The weight of the cargo, on the other hand, does not have strict parameters that specify whether it is considered “heavy” or not. However, when organizing the transport of cargo by land or sea, there are limits on how much weight a particular equipment can carry. Countries and states can also dictate weight limits.

How Heavy Cargo Gets Transported

Every day thousands of oversized and heavy pieces of cargo are transported via land and sea worldwide. But exactly how do they make it overseas? How does the Megabus from Germany make its way to highways in the United States? Or how does the giant dump truck made in Peoria, Illinois end up in the mines of Peru?

Using specialized equipment and vessels that have become useful when moving oversized goods, companies can transport items virtually anywhere there is an applicable port.

Roll On/Roll Off Carriers

These carriers are the best option when it comes to the transportation of large cargo shipments. The below deck warehouse featured on the ‘roll on/roll off’ carriers is favorite among transporting motor vehicles like dump trucks, back and front loaders, motorhomes, buses, and other similar large automobiles. This is because this option offers ease of access, unlike other transportation options. Typically, these vehicles are driven straight into the hull of the vessel, where workers secure them for travel.

Other types of cargo – for example, items that can’t be driven or propelled – are loaded onto the roll on/roll off carriers using a MAFI trailer, which is a rolling platform that can be towed or pushed by a tractor. Using the MAFI, the cargo can be loaded on an off the ship quickly.

Flat Rack

The flat rack is another tool that logistics companies use to load oversized cargo onto a vessel. It is, as the name describes a flat surface without any walls or roof, which allows the necessary flexibility required to move goods that have a height or width that extends beyond conventional container capacities. These flat racks can be driven directly into the hull of the vessel, as well.

Load-on Lift-off (LOLO)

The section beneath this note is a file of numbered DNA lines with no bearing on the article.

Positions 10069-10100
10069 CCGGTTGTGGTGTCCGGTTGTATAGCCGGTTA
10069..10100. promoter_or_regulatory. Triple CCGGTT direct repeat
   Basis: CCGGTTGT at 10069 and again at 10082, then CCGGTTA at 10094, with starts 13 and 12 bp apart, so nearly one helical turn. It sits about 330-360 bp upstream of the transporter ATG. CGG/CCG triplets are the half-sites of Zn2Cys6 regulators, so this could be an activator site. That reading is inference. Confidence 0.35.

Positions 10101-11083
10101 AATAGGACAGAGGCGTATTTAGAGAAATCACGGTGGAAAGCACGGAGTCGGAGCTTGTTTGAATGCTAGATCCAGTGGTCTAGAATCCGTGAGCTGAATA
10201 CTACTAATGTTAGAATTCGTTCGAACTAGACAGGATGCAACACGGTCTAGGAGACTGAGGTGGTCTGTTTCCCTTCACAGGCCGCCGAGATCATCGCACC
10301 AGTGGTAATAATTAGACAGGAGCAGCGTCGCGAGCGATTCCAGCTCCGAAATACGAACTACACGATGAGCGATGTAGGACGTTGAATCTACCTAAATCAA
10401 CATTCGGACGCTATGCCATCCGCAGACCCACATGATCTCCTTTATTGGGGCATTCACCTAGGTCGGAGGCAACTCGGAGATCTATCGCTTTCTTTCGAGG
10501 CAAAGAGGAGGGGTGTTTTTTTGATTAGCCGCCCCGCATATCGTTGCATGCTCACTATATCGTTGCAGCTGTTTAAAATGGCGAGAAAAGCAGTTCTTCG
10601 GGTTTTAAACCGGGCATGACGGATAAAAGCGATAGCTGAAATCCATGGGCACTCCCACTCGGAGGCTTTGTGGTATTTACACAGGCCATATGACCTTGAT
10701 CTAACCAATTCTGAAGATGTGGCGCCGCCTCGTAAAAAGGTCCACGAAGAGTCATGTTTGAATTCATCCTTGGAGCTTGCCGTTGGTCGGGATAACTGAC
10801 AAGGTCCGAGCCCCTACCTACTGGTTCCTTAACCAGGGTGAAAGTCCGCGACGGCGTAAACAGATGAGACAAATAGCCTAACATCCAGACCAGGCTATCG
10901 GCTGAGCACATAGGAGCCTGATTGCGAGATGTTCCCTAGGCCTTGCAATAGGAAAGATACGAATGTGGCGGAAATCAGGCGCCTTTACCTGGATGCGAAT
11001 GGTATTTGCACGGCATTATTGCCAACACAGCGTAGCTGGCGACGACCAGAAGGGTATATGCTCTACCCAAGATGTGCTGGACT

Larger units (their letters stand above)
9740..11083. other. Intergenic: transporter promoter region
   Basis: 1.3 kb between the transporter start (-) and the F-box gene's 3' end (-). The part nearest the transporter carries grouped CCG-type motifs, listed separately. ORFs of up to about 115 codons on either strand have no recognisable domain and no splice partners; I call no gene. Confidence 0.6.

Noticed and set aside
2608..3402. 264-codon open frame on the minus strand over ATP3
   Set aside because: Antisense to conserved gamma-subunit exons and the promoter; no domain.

Not all heavy and oversized cargo is shipped using roll on/roll off vessels, some freight is even too large to fit on these, or the cost of accommodating them is just too high. That doesn’t mean there is no way to transport them, but rather than you must use a different method. Typically, cargo that is too large for even the roll on/roll off vessels can be loaded using the LOLO method. The term refers to ships with onboard cranes that are used to, quite literally, lift the cargo from the holding area and load it onto the vessel’s deck.

Need A Hand? Promptus Can Help

It can be difficult to arrange a shipment that has oversized cargo. If you don’t find the best shipping method, you may end up spending an exponential amount on transportation – or worse, on fees. Instead, trust the experts. Our team of freight forwarders has over 15 years of experience that can help you import or export your items internationally. We also offer Customs Brokerage to assure all of your paperwork and documentation is accurate before shipping it off. For help navigating massive shipments, contact us today to receive a Free Quote!

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Do You Know How Your Cargo Moves Overseas?

Learn More About The Movements of Your Liner Shipping Containers During Transit

A liner ship, if you are unfamiliar with the term, refers to a cargo ship that has the capability of transporting warehouses (yes, plural!) of merchandise. The goal is to maximize efficiency when transporting goods by using one ship for a myriad of companies. Currently, there are over 6,000 containerships in play, with about 400 companies offering liner services around the world. Many of these ships were built in 1980 and will travel the distance from earth to the moon practically ten times! That’s nearly 2 million miles!